March 21 - Visa and Mastercard freeze cards at sanctioned Russian banks, and a Russian billionaire is forced to sell a stake in oil trading firm Gunvor. So are EU and US sanctions beginning to bite? Joanna Partridge reports.
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Calling on European leaders to stop talking and start acting.
These Ukrainian protesters say EU sanctions imposed on Russia aren't enough.
The Crimea crisis and conflict between Kiev and Moscow was the central issue at a two-day EU summit.
European Council President Herman van Rompuy said the EU will work to reduce its reliance on Russian energy.
SOUNDBITE: Herman van Rompuy, European Council President, saying (English):
"Sharing more information, bringing more transparency on contract conditions, all that to increase our joint bargaining power. Leaders are ready to maximise their collective hand, they have asked the Commission to come up with a concrete action plan in time for our June summit as a basis."
The EU also signed the core elements of a political association deal with Ukraine, the same deal rejected by former president Viktor Yanukovich last year.
Europe added 12 names to the list of Russians targeted with sanctions - taking the total number to 33.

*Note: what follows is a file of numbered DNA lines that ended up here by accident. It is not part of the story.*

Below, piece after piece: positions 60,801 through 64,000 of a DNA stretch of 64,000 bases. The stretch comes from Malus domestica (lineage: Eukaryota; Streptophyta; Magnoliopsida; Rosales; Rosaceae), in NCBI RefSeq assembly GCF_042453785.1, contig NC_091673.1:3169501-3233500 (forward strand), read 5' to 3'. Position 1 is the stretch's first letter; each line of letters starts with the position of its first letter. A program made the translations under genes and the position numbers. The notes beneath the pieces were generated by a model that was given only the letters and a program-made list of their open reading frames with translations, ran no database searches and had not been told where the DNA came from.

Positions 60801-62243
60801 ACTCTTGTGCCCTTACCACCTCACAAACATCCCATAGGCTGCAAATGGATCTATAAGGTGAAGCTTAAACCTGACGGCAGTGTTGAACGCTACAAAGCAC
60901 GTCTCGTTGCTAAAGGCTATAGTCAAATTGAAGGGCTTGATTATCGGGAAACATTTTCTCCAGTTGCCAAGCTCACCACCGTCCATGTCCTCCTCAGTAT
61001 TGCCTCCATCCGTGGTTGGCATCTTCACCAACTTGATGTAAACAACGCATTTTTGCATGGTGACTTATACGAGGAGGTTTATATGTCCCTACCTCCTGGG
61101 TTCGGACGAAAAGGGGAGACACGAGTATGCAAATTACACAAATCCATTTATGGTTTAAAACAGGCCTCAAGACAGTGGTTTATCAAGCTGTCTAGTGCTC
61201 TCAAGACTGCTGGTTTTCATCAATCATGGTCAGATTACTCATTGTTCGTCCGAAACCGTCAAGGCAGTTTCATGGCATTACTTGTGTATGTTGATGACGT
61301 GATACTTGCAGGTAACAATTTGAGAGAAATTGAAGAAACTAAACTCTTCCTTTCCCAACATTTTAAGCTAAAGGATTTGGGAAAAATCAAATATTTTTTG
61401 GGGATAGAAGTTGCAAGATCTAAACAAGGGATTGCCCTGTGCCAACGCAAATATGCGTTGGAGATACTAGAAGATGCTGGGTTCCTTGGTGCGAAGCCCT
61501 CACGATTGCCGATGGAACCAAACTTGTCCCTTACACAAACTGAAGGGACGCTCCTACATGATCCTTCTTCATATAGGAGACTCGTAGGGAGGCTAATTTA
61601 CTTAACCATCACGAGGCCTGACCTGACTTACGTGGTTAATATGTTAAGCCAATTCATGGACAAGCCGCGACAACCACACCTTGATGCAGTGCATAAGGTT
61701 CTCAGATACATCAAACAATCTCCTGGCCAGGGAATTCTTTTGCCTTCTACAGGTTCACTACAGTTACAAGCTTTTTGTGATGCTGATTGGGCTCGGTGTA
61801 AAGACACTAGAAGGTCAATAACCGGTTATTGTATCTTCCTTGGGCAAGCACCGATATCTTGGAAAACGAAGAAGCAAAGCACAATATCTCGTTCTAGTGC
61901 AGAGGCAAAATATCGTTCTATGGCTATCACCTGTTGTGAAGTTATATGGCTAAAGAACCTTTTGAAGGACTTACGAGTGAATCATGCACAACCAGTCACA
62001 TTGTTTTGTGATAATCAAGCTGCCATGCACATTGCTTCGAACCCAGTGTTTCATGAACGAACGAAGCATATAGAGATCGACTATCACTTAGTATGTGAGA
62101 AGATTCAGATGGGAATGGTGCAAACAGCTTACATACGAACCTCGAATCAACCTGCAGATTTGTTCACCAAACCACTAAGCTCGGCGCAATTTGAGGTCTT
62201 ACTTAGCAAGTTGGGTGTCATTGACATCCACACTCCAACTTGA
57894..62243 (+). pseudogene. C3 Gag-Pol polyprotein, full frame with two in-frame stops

The United States has blacklisted 20 people and businesses.
They include Yuri Kovalchuk, the largest shareholder in Bank Rossiya and a close Putin advisor.
Rossiya said on Friday said U.S. credit card companies Visa and Mastercard had stopped providing services for payment transactions.
The same happened at lender SMP.
Billionaire Gennady Timchenko was also on the U.S. list - forcing him to sell his almost 50% stake in the vast oil trading empire Gunvor, which he helped found.
Amid signs the tougher-than-expected sanctions were beginning to bite, Putin signed laws completing Russia's annexation of Crimea.
He also promised to protect Bank Rossiya and said Russia would respond in kind to the financial and visa curbs.
Shares fell sharply and the MICEX index slid as investors took fright.
The rouble also dropped.
But the Western sanctions can cut both ways, says Simon Quijano-Evans from Commerzbank.
SOUNDBITE: Simon Quijano-Evans, Head of EM Research, Commerzbank, saying (English):
"The sanctions really deal with sentiment to start with. It's important for politicians to really think this through now, on both sides, do they want to move ahead with this? Russia has about $500 billion of FX reserves, which in the past it has used to buffer the banking sector, the economy in dire situations and it would probably do this again at some stage if need be."
Officials and lawmakers in Moscow have so far largely laughed off Western sanctions.
And as Europe and the U.S. have been deciding what to do, Putin sent the head of oil company Rosneft to Asia.
Making it clear if the Kremlim is isolated - it will look East for new business, military contracts and political alliances.
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